The new album by London synthpop quartet Bas Jan deftly combines the everyday and the esoteric. Examples? Fonts on British road signs and the tragic history of Irish witchcraft... 

Want to read more?

Sign up to Electronic Sound Premium to gain access to every post, video, special offers, and more. 100%, all you can eat, no commitment, cancel any time.


Sign Up Now

Already a premium member? Log in here

0 Shares:
You May Also Like
Read More

Mark Reeder: Reed All About It

Mark Reeder is one of the many intriguing characters to have emerged from the outrageously fertile Manchester music scene of the late 1970s. Here he talks about New Order, his life in berlin, the art of the remix
Read More

Bluedot 2023 Review

Even four days of monsoon-style rain could not diminish the sparkle or dampen the enthusiasm of the crowd at this year’s Bluedot festival. From ‘Doctor Who’ to the inimitable powerhouse that is Grace Jones, there were so many highlights…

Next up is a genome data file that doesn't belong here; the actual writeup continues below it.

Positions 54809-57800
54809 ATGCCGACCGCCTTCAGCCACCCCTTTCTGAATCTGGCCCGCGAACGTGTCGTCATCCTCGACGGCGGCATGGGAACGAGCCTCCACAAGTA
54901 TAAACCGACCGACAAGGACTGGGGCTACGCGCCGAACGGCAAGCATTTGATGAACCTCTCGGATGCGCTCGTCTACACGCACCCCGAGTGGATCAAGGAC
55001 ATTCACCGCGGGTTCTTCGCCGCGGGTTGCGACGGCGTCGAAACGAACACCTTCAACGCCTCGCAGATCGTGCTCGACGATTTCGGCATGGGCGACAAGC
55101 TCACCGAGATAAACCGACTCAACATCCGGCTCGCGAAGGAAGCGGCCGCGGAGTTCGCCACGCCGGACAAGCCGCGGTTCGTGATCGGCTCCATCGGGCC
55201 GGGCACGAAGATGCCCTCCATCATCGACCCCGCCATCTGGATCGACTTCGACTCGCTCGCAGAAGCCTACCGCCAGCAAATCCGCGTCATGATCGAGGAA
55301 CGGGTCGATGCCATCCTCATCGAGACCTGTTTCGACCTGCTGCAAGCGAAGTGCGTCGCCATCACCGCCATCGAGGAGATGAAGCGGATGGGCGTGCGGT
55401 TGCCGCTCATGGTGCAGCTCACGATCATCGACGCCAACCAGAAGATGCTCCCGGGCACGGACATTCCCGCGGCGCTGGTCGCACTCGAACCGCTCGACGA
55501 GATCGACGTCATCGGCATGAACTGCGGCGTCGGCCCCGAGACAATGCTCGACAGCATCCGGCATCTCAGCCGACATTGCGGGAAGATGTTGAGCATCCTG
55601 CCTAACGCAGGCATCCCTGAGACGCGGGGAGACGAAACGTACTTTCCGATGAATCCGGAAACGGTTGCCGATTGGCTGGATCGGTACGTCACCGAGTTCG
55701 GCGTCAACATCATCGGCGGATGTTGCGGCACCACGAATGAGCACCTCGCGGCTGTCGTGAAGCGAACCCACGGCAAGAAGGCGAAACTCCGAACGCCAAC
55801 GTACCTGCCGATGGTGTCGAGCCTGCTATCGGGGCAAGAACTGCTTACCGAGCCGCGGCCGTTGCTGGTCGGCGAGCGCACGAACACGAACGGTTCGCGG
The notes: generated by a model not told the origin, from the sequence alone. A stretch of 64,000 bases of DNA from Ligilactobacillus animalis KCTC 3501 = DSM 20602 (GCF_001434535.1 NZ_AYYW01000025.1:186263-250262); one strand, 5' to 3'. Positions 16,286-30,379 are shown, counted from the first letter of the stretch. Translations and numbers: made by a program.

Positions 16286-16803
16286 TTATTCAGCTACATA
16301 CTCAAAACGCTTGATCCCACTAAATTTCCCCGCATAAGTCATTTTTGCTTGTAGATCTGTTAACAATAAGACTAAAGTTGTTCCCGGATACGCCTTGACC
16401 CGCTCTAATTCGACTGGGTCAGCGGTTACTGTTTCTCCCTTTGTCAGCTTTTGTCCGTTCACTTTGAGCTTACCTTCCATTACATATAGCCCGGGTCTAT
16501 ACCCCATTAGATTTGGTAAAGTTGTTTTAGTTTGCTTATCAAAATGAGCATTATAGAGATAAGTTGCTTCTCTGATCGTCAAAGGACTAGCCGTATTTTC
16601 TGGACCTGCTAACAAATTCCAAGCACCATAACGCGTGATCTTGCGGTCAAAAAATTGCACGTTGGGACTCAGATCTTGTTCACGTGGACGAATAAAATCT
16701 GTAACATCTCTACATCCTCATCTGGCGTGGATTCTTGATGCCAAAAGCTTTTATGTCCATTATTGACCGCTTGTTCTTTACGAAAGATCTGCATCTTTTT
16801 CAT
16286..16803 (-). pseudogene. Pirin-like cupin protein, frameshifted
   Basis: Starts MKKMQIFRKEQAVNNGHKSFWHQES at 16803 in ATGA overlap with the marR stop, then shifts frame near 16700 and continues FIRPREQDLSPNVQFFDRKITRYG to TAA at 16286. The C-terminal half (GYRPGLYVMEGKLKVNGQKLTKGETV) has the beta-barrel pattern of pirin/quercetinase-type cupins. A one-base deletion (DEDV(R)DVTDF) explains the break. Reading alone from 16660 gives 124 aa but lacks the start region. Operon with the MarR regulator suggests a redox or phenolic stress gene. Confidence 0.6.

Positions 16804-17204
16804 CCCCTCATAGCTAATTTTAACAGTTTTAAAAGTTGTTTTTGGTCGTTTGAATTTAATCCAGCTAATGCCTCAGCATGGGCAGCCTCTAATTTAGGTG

Read More

Kim Gordon 

In which the ice-cool alt-rock queen serves up a new album packed with electronic tricks. ‘No Home Record’ also happens to be her solo long-playing debut.
Read More

A Sheffield Story: From Vice Versa To Abc

Hard as it is to fathom, the gold lamé and grand orchestral pop of Sheffield’s ABC developed out of post-punk experimentalist outfit Vice Versa. What were they putting in the water up there in South Yorkshire?
Read More

The Gift of Sound and Vision: Malcolm Garrett

If you were a teenager in the 1980s, Malcolm Garrett’s iconic record covers most probably crazy-paved your bedroom floor. Inspired by a love for electronic music and a hefty dose of early punk, his revolutionary design ideas reverberate to this day
Read More

Gerald V Casale: Rage Against the Machine

When Devo’s Gerald V Casale came up with a new solo vehicle in the early 2000s, America was not ready for Jihad Jerry And The Evildoers. With a snazzy new re-release and a brand new track, perhaps the time is now. After all, his is not a holy war…